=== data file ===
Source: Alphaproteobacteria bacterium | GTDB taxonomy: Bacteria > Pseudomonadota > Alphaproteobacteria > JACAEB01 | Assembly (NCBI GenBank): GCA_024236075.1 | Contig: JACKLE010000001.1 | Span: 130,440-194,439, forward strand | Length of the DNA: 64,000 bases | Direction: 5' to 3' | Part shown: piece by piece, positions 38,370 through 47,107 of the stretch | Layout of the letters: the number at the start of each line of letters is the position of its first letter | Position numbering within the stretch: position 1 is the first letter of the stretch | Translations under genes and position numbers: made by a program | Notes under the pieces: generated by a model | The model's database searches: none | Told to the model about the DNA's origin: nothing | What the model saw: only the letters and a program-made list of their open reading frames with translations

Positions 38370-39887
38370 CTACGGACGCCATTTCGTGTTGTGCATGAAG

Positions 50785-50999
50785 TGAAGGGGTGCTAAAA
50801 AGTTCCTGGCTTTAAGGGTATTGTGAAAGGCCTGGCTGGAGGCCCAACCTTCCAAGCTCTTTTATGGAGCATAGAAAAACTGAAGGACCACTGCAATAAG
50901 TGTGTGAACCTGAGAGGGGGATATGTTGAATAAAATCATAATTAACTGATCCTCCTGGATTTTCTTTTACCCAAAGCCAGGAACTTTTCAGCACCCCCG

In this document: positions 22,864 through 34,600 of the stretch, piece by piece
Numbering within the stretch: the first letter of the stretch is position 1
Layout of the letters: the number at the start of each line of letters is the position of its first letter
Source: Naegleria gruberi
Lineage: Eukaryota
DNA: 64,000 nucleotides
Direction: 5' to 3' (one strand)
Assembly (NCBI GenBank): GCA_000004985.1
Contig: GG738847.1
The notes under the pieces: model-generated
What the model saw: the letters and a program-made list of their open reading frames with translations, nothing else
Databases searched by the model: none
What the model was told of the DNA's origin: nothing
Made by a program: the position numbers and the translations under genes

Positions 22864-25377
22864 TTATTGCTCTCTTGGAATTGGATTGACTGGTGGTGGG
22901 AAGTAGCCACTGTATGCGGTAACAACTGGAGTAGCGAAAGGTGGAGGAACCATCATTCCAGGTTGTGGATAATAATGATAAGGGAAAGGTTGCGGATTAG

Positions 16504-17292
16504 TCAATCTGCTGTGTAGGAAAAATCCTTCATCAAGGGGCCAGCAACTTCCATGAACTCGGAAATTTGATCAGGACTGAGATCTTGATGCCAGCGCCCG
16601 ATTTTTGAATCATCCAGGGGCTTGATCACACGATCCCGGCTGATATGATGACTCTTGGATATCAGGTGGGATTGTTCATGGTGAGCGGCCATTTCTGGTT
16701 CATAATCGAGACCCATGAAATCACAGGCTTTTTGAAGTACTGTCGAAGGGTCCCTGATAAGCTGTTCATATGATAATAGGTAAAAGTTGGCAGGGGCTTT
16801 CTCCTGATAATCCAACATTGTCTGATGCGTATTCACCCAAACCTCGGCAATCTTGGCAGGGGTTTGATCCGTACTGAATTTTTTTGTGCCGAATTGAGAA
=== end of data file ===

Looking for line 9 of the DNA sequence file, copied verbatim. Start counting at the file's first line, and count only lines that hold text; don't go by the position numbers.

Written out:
Numbering within the stretch: the first letter of the stretch is position 1